As we’re into the month of October, it’s the time of year when one might get to thinking they want to pop something in for the upcoming Halloween holiday. Questions like “What’s your favorite Halloween anime?” start popping up around forums and suggestion threads. Often, while the responses are often quite populated by all manner of horror or blood and guts titles, I tend to find them lacking in a certain respect.
Few, if any, ever actually feature Halloween.
I can watch animated gore fests any old time of the year. And I have. My enjoyment of them isn’t necessarily heightened or enhanced at all by the looming calendar presence of the fright filled holiday. And while Halloween is certainly a fine enough reason to cart out organ grinding and bodily fluid splattered affairs, I’d would be lying if I didn’t admit there is a certain element missing when recommending them as Halloween entertainment.
It’s without the actual festive nature, the childhood joy of being able to play dress up and have some genuine fun while romping around doing silly things in a crazy getup. Check your average Facebook or Twitter timeline, and live action films like Hocus Pocus get broken out with glee by folks around this time of the year because such works are prominently about the season in a way where viewing them close to the holiday actually makes for a more enjoyable experience. In addition, they are light hearted enough to be enjoyed by a wider variety of folks without regard to how many gratuitously mutilated corpses are just one too many.
So what’s my favorite Halloween anime that actually features Halloween?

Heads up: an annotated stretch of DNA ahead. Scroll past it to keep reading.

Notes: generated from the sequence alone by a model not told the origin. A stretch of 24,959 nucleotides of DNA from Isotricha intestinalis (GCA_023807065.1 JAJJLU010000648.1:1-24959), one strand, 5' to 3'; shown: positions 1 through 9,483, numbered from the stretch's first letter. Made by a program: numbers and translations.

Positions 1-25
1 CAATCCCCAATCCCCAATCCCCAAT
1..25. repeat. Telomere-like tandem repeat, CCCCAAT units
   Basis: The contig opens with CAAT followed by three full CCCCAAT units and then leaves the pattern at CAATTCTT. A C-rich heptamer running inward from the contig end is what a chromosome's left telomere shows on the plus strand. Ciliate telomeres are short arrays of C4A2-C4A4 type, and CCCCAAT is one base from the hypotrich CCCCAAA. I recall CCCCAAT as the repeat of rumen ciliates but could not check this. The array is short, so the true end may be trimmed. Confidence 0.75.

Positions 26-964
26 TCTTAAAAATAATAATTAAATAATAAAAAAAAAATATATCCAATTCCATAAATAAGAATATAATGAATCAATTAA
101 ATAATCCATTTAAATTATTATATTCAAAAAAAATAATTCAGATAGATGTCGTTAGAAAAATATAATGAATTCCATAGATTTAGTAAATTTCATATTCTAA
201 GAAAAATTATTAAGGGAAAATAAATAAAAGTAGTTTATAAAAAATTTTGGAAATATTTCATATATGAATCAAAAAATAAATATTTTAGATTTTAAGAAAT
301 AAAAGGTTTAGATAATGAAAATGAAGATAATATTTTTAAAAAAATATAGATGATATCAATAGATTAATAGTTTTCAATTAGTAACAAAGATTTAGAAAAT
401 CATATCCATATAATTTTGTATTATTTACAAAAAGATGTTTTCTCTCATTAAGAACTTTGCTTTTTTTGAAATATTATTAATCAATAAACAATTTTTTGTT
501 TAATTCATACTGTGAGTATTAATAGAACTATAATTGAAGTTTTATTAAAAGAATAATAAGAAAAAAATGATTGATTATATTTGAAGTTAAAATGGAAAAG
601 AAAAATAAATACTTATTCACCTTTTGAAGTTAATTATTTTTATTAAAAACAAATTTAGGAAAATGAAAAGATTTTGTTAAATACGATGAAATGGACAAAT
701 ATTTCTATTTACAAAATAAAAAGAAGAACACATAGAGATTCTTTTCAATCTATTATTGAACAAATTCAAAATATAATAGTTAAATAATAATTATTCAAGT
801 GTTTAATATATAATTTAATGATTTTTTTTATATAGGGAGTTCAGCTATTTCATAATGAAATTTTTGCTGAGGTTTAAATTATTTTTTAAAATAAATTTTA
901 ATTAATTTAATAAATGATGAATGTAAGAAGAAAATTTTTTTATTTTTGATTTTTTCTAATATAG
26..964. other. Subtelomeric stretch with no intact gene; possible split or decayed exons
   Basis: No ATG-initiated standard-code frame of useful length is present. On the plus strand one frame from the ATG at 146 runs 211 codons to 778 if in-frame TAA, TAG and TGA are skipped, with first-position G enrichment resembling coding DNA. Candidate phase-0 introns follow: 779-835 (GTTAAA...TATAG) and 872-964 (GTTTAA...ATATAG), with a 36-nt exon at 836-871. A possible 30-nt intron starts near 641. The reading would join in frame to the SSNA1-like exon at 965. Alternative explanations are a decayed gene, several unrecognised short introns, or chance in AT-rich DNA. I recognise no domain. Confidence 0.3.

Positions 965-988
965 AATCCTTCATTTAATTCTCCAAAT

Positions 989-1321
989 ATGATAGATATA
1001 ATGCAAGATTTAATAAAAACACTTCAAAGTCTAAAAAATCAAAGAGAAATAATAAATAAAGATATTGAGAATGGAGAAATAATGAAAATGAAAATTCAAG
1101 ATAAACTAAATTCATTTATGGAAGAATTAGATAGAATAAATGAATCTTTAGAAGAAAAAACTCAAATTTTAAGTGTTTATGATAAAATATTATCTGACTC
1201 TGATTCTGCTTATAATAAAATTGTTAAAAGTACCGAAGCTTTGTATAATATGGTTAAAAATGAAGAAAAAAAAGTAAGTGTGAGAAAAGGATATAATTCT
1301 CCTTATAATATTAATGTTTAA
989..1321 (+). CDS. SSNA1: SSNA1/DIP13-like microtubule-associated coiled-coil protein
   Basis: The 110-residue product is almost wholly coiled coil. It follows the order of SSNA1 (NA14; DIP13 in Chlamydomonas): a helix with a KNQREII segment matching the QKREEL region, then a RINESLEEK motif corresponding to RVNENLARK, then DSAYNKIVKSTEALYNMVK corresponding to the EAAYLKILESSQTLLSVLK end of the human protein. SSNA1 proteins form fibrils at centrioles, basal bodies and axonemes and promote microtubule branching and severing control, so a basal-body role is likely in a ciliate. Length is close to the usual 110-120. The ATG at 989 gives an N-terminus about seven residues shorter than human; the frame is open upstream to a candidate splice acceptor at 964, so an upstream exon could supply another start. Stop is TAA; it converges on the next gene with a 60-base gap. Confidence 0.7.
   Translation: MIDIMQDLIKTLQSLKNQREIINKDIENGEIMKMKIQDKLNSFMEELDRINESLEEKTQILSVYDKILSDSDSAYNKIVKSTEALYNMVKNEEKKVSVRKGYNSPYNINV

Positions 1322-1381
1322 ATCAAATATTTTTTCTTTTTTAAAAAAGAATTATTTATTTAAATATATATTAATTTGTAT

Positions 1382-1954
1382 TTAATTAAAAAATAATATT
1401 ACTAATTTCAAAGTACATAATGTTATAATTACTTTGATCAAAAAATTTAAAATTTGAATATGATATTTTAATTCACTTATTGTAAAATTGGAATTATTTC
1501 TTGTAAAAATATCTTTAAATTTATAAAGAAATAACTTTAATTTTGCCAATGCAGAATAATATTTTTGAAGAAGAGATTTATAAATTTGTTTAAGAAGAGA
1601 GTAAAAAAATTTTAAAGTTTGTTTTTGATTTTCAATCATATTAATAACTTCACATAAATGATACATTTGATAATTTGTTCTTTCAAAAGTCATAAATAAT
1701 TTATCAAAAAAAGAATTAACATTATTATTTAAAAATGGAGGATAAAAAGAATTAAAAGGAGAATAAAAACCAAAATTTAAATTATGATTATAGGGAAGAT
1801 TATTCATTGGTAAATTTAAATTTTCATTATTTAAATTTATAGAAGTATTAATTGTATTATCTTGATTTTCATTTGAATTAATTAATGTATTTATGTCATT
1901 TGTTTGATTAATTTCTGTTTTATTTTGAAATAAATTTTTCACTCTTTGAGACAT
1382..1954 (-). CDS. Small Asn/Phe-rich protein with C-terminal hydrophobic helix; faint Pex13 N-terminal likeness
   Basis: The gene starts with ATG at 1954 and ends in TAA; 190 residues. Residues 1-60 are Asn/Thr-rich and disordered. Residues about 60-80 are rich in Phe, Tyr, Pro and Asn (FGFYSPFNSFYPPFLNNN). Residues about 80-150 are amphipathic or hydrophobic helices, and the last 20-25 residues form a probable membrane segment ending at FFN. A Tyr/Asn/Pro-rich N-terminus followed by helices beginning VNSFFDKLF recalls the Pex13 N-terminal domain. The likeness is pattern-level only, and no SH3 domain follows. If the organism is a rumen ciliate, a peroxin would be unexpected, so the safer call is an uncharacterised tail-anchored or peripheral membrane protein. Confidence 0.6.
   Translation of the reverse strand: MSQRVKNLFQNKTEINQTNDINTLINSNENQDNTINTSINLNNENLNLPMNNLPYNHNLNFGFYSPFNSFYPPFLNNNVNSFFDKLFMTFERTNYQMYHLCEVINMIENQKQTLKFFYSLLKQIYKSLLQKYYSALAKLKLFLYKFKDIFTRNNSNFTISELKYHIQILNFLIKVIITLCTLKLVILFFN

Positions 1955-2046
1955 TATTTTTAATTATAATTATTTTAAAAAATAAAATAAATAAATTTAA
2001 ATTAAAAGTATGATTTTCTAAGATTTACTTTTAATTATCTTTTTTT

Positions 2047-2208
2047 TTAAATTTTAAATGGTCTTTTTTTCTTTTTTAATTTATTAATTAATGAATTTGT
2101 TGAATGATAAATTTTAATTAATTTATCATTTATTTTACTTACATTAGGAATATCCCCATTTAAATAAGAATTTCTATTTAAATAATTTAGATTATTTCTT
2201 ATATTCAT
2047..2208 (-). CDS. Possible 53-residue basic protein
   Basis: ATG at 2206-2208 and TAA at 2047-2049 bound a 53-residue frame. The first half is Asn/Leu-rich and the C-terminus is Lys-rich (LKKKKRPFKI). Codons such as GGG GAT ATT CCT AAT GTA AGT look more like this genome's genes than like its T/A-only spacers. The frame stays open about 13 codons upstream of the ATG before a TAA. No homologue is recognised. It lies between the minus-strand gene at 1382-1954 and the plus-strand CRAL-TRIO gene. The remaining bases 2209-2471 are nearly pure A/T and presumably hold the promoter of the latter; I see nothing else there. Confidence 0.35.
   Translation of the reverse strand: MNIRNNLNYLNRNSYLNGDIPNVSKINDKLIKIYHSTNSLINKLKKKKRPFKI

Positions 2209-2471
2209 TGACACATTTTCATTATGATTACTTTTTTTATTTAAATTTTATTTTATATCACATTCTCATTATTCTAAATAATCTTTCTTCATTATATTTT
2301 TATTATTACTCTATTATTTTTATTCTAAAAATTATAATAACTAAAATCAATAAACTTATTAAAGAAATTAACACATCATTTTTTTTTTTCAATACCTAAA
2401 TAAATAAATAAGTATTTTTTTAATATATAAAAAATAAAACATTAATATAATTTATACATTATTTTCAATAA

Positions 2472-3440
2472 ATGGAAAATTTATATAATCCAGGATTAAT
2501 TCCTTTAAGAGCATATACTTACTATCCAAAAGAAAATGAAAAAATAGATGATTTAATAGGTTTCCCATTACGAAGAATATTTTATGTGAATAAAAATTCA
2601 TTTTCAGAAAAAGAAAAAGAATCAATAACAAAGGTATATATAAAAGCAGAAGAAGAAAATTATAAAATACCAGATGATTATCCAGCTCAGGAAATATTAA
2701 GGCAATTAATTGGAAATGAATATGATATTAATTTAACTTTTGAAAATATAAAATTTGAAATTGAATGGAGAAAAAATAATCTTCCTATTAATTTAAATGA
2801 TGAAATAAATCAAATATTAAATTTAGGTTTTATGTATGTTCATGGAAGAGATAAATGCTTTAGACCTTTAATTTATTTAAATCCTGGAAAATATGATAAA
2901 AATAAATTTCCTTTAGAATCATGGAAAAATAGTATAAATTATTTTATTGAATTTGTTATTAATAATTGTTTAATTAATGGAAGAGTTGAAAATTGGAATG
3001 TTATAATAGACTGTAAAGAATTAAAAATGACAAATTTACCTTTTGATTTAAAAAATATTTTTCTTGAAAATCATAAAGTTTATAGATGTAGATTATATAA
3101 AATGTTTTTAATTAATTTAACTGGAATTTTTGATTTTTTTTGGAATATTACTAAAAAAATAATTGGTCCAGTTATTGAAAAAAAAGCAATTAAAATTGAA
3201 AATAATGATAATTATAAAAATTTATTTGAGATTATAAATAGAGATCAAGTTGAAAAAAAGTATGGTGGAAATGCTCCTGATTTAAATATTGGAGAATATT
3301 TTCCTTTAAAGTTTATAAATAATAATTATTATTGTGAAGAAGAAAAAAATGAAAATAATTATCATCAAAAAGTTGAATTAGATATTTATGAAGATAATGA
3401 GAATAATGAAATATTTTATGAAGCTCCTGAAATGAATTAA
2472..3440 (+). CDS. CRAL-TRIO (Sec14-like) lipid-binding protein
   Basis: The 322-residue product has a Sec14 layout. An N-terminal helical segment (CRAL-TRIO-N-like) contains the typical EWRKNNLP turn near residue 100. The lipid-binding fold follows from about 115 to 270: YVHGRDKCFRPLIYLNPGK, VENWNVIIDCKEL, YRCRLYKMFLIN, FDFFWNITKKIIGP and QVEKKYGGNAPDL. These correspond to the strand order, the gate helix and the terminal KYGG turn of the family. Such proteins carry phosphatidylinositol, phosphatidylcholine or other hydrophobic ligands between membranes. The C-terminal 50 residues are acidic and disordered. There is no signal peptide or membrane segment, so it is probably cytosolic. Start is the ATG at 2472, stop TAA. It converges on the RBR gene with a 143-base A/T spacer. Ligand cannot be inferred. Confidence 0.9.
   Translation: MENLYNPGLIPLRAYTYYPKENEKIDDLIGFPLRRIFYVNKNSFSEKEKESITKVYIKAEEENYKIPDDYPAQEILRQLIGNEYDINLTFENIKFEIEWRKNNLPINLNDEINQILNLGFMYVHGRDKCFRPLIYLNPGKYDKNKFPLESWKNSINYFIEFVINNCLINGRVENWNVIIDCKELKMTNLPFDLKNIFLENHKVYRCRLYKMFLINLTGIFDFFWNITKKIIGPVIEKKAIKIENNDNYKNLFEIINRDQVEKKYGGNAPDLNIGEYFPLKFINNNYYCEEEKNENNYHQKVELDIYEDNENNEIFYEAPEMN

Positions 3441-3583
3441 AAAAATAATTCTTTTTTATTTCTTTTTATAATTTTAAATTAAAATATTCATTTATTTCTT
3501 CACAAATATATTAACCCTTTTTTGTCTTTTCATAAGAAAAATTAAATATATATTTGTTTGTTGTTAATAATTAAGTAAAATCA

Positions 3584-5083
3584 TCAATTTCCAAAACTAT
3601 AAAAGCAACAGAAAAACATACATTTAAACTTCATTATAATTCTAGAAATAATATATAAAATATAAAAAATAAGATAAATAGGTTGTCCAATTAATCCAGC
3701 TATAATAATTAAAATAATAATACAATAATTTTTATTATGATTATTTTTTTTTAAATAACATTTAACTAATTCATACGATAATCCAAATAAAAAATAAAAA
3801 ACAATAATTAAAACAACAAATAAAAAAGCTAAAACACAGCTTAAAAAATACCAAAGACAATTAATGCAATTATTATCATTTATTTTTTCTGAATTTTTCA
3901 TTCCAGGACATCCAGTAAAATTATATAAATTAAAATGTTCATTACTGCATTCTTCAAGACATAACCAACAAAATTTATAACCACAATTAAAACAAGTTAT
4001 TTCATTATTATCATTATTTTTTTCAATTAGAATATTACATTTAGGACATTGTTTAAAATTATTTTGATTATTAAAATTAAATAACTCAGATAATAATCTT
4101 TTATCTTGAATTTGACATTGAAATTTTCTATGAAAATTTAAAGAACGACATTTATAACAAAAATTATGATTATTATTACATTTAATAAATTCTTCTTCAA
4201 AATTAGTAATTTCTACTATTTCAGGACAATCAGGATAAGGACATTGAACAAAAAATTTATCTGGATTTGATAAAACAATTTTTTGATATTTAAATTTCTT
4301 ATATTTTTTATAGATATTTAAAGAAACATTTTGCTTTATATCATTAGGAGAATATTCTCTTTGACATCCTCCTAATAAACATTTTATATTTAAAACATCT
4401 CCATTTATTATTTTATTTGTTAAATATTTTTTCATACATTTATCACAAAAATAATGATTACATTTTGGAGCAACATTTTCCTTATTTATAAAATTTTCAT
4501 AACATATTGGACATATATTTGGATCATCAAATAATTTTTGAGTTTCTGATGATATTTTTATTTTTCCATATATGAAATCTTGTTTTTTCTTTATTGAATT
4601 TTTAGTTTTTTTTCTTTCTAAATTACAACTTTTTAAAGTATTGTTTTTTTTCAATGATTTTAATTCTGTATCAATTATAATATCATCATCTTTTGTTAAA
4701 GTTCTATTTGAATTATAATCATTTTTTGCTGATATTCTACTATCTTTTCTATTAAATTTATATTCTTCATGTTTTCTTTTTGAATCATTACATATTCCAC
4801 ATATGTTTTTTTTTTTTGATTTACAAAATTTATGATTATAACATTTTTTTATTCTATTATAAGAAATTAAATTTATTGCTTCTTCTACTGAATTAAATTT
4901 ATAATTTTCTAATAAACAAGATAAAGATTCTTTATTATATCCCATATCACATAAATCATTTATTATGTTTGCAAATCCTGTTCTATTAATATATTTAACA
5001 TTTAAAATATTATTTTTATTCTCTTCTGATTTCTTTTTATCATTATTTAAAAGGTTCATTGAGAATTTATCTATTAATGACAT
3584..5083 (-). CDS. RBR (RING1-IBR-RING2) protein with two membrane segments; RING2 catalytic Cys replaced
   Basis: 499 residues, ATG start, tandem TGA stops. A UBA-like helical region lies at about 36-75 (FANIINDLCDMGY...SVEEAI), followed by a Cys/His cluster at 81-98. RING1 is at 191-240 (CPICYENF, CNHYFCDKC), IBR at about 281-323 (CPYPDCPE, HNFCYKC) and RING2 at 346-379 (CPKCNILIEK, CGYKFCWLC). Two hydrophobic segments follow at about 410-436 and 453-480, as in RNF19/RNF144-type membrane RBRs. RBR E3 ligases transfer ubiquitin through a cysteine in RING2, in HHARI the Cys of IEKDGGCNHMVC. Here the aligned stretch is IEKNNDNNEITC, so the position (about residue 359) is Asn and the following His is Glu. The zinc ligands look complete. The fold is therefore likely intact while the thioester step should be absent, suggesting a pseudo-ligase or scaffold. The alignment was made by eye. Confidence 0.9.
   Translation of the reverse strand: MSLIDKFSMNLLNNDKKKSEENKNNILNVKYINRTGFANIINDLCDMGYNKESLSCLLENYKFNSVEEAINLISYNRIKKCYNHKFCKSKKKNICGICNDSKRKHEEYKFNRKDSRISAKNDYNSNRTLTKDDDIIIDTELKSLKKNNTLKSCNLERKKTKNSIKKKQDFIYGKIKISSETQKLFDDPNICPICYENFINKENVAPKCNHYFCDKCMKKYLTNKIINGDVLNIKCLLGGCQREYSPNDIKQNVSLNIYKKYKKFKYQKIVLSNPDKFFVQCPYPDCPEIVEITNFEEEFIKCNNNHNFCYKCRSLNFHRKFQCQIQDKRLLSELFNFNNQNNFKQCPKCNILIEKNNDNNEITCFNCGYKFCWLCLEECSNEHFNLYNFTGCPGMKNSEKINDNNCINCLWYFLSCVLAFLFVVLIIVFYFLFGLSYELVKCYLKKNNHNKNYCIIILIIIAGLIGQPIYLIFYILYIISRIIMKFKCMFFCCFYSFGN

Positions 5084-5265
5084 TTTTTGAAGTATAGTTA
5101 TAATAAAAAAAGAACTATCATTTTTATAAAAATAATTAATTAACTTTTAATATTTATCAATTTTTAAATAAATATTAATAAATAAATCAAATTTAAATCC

There’s a limited list to pull from, certainly. Historically, Halloween is a Western holiday and in the grand scheme of things it only made any kind of inroads to Japan in recent lifetimes. And I certainly don’t aim to provide some cop out response, slipping in a vaguely generic enough “fall festival” or “autumn carnival” work and calling it a day.
But I will provide cops.
Or more specifically, a pair of Trouble Consultants from the World Welfare Works Association.
Entitled in its English release as “No Thanks! No Need For a Halloween Party,” the second episode of the Dirty Pair OVA series is my most trusty Let Us Have Ear Grinning Fun Watching This Halloween Anime companion for our purposes here. I know I recently revisited the bulk of the franchise as a whole a few weeks earlier, but, allow me to just focus on this one episode right here.
It wholly owns the seasonal timing and theme.
It kicks off showing us the villains of the day dressed up in their various reference-ready costumes, a big Halloween parade rolling through the decked out and festive metropolitan streets, and Kei and Yuri on a roof talking about the history of the holiday in all its “What on Old Earth is this ancient celebration about anyway?” style. And that’s all within two minutes of the opening credits trailing off. “This is Halloween” indeed.
It is gearing itself up to use the toolset the actual day of Halloween would provide for everything this series would be able to wring from it. A series that already enjoys amping itself up as a normal order of business, so it knows fully well we have around twenty minutes to bulldoze and demolish our way through all these holiday trappings, and by golly, we’ve got a lot of that to get to. So no beating around the bush, no generic and undefined festivals, it’s grabbing this bull by the explicitly named holiday horns and going to have fun with it.